A sentimental pair likewise, if you please; but these were sentimentalists who served an active deity; and not that arbitrary protection of a subtle selfishness which rules the fairer portion of our fat England.
“My brother tells me it is your wish to see Mr. Wilfrid Pole.”
Emilia’s “Yes” came faintly in answer to Georgiana’s cold accents.
“Have you considered what you are doing in expressing such a desire?”
Another “Yes” was heard from under an uplifted head:—a culprit affirmative, whereat the just take fire.
“Be honest, Emilia. Seek counsel and guidance to-night, as you have done before with me, and profited, I think. If I write to bid him come, what will it mean?”
“Nothing more,” breathed Emilia.
“To him—for in his way he seems to care for you fitfully—it will mean— stop! hear me. The words you speak will have no part of the meaning, even if you restrain your tongue. To him it will imply that his power over you is unaltered. I suppose that the task of making you perceive the effect it really will have on you is hopeless.”
“I have seen him, and I know,” said Emilia, in a corresponding tone.
“You saw him that night of our return from Penarvon? Judge of him by that. He would not spare you. To gratify I know not what wildness in his nature, he did not hesitate to open your old wound. And to what purpose? A freak of passion!”
“He could not help it. I told him he would come, and he came.”
“This, possibly, you call love; do you not?”
Emilia was about to utter a plain affirmative, but it was checked. The novelty of the idea of its not being love arrested her imagination.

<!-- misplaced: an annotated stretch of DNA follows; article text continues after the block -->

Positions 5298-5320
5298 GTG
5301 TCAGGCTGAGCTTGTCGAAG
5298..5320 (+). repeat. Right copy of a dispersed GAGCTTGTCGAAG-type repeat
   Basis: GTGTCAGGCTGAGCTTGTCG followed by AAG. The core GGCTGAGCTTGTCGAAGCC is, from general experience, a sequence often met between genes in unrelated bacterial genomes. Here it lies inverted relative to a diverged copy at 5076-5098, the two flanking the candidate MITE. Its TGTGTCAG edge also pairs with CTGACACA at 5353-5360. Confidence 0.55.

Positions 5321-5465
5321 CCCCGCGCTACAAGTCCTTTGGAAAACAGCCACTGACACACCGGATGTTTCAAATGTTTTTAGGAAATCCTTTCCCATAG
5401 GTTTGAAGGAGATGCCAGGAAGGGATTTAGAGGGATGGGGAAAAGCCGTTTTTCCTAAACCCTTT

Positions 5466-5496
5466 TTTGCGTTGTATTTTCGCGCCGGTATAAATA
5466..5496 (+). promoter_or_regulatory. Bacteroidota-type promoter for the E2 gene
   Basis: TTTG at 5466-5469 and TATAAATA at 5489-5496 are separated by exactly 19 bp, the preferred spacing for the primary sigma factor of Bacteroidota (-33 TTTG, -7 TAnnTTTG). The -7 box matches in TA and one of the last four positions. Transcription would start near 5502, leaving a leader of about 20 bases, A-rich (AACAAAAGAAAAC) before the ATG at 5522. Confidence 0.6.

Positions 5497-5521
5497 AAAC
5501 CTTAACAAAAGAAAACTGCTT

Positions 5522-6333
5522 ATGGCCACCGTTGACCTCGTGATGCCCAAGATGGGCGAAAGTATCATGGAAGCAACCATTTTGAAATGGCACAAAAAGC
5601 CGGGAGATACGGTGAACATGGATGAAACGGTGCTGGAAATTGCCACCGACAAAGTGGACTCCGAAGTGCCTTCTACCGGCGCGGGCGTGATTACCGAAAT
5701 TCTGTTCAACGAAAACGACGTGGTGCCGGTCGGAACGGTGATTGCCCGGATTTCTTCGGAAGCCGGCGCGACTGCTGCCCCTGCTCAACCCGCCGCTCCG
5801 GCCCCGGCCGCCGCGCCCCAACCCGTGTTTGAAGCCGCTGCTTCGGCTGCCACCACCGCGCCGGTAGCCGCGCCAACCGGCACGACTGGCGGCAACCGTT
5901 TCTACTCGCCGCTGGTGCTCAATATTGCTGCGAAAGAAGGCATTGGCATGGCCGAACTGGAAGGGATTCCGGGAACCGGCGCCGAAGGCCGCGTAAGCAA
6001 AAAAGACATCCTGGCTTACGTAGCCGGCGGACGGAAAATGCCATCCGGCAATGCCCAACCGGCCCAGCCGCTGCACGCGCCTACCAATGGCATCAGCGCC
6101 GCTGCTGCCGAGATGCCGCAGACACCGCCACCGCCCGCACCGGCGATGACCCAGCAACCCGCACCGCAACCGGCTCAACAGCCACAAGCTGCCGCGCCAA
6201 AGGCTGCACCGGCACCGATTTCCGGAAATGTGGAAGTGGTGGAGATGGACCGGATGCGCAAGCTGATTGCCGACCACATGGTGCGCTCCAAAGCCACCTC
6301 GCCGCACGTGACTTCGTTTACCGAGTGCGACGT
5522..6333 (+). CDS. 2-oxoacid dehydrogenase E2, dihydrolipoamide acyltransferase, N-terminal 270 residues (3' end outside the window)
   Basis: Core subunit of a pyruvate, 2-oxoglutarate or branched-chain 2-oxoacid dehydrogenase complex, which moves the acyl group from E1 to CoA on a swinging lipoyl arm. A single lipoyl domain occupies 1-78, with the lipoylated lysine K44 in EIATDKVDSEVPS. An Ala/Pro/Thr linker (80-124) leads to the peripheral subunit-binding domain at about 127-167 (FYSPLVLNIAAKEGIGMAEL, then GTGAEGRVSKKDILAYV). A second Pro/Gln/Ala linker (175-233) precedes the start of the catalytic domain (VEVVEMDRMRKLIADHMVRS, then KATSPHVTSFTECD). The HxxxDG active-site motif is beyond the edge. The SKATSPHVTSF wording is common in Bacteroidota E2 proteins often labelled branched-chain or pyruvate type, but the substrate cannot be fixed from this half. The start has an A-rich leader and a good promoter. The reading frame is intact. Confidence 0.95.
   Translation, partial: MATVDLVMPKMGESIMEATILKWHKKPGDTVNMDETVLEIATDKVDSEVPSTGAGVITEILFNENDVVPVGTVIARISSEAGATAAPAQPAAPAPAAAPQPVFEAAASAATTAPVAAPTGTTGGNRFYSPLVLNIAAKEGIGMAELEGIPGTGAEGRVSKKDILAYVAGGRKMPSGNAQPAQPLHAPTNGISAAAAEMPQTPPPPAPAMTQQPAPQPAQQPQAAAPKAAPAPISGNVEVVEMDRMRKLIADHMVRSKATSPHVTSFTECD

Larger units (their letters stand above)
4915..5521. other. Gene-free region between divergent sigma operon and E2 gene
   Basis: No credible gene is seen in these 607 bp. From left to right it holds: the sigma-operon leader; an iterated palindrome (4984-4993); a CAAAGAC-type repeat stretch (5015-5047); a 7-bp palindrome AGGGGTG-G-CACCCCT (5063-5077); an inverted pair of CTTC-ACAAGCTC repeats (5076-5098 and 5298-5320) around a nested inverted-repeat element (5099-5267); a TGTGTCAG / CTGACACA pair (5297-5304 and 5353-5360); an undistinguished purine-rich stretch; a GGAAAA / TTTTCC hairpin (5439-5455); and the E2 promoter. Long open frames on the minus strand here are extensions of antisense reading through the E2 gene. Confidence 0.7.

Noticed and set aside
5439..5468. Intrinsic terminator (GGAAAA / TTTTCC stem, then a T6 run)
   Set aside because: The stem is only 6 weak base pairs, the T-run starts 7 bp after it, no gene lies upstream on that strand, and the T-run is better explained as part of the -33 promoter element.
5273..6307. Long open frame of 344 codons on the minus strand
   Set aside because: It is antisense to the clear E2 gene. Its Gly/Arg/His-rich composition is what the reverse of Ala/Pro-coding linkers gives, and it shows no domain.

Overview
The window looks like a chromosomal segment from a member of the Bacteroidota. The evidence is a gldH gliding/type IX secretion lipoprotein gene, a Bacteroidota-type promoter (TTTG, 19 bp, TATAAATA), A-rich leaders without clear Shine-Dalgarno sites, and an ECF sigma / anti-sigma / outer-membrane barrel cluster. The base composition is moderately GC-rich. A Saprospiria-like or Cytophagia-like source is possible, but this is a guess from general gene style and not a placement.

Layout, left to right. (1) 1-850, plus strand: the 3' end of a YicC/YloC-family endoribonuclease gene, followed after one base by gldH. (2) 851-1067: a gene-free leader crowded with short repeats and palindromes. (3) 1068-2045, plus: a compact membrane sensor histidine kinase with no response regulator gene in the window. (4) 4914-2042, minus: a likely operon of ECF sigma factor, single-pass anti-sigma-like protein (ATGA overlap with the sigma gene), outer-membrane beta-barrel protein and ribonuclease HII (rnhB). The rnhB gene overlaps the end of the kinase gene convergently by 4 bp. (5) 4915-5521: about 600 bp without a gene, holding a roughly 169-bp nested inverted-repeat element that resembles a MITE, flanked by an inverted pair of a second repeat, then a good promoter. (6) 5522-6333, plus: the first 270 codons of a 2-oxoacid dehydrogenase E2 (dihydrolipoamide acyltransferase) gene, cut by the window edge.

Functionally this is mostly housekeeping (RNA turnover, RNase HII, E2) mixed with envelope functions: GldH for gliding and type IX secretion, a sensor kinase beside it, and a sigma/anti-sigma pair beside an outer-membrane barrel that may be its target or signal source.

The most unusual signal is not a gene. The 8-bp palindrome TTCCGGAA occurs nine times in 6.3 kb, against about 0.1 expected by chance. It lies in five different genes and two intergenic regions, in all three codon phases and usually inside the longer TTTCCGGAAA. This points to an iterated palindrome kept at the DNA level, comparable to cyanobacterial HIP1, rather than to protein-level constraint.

“If he comes to you here,” resumed Georgiana—
“He must come!” cried Emilia.
“My brother has sanctioned it, so his coming or not will rest with him. If he comes, let me know the good that you think will result from an interview? Ah! you have not weighed that question. Do so;—or you give no heed to it? In any ease, try to look into your own breast. You were not born to live unworthily. You can be, or will be, if you follow your better star, self-denying and noble. Do you not love your country? Judge of this love by that. Your love, if you have this power over him, is merely a madness to him; and his—what has it done for you? If he comes, and this begins again, there will be a similar if not the same destiny for you.”
Emilia panted in her reply. “No; it will not begin again.” She threw out both arms, shaking her head. “It cannot, I know. What am I now? It is what I was that he loves. He will not know what I am till he sees me. And I know that I have done things that he cannot forgive. You have forgiven it, and Merthyr, because he is my friend; but I am sure Wilfrid will not. He might pardon the poor ‘me,’ but not his Emilia! I shall have to tell him what I did; so” (and she came closer to Georgiana) “there is some pain for me in seeing him.”